Article author: Mike Merchant
Most recently reviewed by: Janet Hurley (2018)
Common Name(s): American Cockroach, palmetto bug, waterbug
This is one of the largest common cockroaches in Texas, reaching 1-1/2 to 2 inches. Adults are brown to reddish-brown with a pale brown or yellow border around the outside of the top of the head shield (pronotum). Wings cover the abdomen. They are 1 3/8 to 2 1/8 inches long. Early nymphal stages are grayish-brown. Later stages are reddish-brown.Egg cases (ootheca) are dark reddish-brown to brownish-black and about 3/8 inches. There usually are eight eggs on each side. The droppings of American cockroaches can be confused with mouse droppings, but are shorter with square (rather than pointed) tips.
Another similarly-sized, black-brown, common indoor species is the oriental cockroach, Blatta orientalis Linnaeus, but it differs because the wings on adults are rudimentary on the female and only cover 75% of the abdomen of the male. Other cockroach species come in a variety of sizes and shapes. Most are dark brown with or without color patterns on the body. Occasionally, a whitish cockroach is observed incorrectly thought to be an “albino” form. These are, in fact, roaches that have just molted and have not yet had time to darken their “new” exoskeleton.
There is, however, a pale green cockroach species, the Cuban cockroach, Panchlora nivea (Linnaeus) (Blattodea:Blaberidae), that is occasionally encountered in the Houston area. Other common outdoor species include wood roaches, Parcoblatta spp. (Blatellidae) and the pale-bordered field cockroach, Pseudomops septentrionalis Hebard (Blattaria: Blattellidae).
Origin and Distribution
Indoors, they are found in warm areas with high humidity—boiler rooms, basements,sewers or around drains and pipes. They are more common in large commercial buildings infesting food storage and preparation areas. Outdoors, they are found in moist, shady areas in yards, hollow trees, wood piles and mulch. They are frequent inhabitants of storm drains and sewers.
Habitat & Hosts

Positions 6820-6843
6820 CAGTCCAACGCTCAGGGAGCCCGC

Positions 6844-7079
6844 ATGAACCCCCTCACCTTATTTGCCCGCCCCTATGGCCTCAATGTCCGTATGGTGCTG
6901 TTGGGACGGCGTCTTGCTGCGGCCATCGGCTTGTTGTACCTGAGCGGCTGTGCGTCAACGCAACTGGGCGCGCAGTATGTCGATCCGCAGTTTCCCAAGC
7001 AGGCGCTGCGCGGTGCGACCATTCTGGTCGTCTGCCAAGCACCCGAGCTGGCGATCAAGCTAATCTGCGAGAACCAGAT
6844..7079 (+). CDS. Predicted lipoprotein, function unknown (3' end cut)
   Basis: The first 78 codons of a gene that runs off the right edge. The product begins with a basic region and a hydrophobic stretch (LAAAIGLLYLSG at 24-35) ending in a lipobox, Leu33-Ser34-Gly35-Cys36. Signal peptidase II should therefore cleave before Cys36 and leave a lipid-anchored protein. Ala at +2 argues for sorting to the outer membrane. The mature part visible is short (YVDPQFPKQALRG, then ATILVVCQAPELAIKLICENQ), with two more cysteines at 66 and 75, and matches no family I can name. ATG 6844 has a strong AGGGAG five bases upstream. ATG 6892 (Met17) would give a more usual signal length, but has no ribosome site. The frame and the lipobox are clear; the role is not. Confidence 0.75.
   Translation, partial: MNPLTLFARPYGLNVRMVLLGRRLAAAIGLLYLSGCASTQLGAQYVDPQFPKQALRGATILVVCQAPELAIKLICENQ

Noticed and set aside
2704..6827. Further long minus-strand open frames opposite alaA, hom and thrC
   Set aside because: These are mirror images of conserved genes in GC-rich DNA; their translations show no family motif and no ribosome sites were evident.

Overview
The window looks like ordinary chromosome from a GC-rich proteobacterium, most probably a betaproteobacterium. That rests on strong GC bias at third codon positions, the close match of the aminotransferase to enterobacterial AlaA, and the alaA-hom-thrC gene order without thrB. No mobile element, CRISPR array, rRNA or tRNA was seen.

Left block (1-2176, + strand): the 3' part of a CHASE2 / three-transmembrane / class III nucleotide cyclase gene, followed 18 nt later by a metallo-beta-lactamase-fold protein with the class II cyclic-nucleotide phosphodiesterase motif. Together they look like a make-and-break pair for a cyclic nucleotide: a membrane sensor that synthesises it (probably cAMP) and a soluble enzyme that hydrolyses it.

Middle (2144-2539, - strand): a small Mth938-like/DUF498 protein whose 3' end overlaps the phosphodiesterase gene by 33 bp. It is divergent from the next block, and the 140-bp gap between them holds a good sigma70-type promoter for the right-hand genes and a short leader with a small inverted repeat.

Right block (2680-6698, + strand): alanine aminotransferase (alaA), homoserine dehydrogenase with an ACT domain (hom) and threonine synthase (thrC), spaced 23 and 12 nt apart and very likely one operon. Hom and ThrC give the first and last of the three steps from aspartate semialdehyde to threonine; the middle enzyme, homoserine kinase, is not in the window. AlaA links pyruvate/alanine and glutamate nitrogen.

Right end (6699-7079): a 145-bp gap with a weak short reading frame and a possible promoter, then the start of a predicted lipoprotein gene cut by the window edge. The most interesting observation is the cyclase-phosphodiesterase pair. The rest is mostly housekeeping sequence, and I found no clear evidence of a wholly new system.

This is generally an outdoor species, living in wood piles, decaying trees, palm trees and in sewer systems. Cockroaches have flattened bodies that allow them to enter homes through cracks around loose-fitting doors and windows, and where electric lines or pipes pass through walls. They are mainly active at night and hide in cracks and crevices during the day, preferring dark moist sites in attics and basements. Cockroaches eat almost anything including meats and grease, starchy foods, sweets, baked goods, leather, wallpaper paste, book bindings and sizing. Adults are capable of gliding flights.
American cockroaches undergo simple metamorphosis (egg, nymph, adult). Female cockroaches glue or drop 1/4 inch long bean-like egg capsules (oothecae) containing about 15 eggs on or around infested areas. Nymphs hatch from the egg case that resemble small grayish-brown adult cockroaches without fully developed wings. Nymphs molt 10 to 13 times in over a year (470 to 600 days, depending on temperature) before becoming adults.
ManagementIf you live in the State of Texas, contact your local county agent or entomologist for management information. If you live outside of Texas, contact your local extension for management options.
The cockroaches are primarily outdoor cockroaches, so exclusion and sanitation are the primary defenses against these pests. Prompt clean up of spills, proper food storage and waste handling, preventing access to water by fixing plumbing leaks, eliminating harborage and access to the building by sealing cracks and crevices, removing products from cardboard shipping containers before shelving, and inspecting incoming products and rejecting any containing cockroaches, cockroach droppings, or egg cases can all be effective tools in preventing cockroach establishment. Clean up any areas not up to sanitation standards. Remove cardboard and other debris that could serve as shelter. Seal sinks and cracks to remove access to harborage. Ensure no gaps under exit doors.
Chemical Control Measures
Insecticide bait formulations have been developed that are effective on cockroaches. Chemical management options that reduce potential for exposure include insecticide baits in premanufactured, enclosed bait stations or gel or liquid baits placed in cracks and crevices. Bait stations may be used in areas not accessible to children. Use other bait formulations in inaccessible areas where cockroaches may hide.
Use boric acid and silica gel in dry inaccessible voids, cracks, and crevices. Be careful when applying dusts as they may move with air intake or air movement from motors.
Spray-applied residual insecticides can be used around known harborage areas, preferably outdoors or in areas away from human occupancy. Use these pesticides with care around areas where children have access. They should be used only as needed and only in targeted areas.
Always read and follow the label on the pesticide container. The label is the law. Pesticides must be used in accordance with federal, state, and local regulations. Applicators must have proper credentialing to apply pesticides and should always wear all personal protective equipment (PPE) that is specified on the pesticide label. All labels and Material Safety Data Sheets (MSDS) for the pesticide products authorized for use in the IPM program should be maintained on file.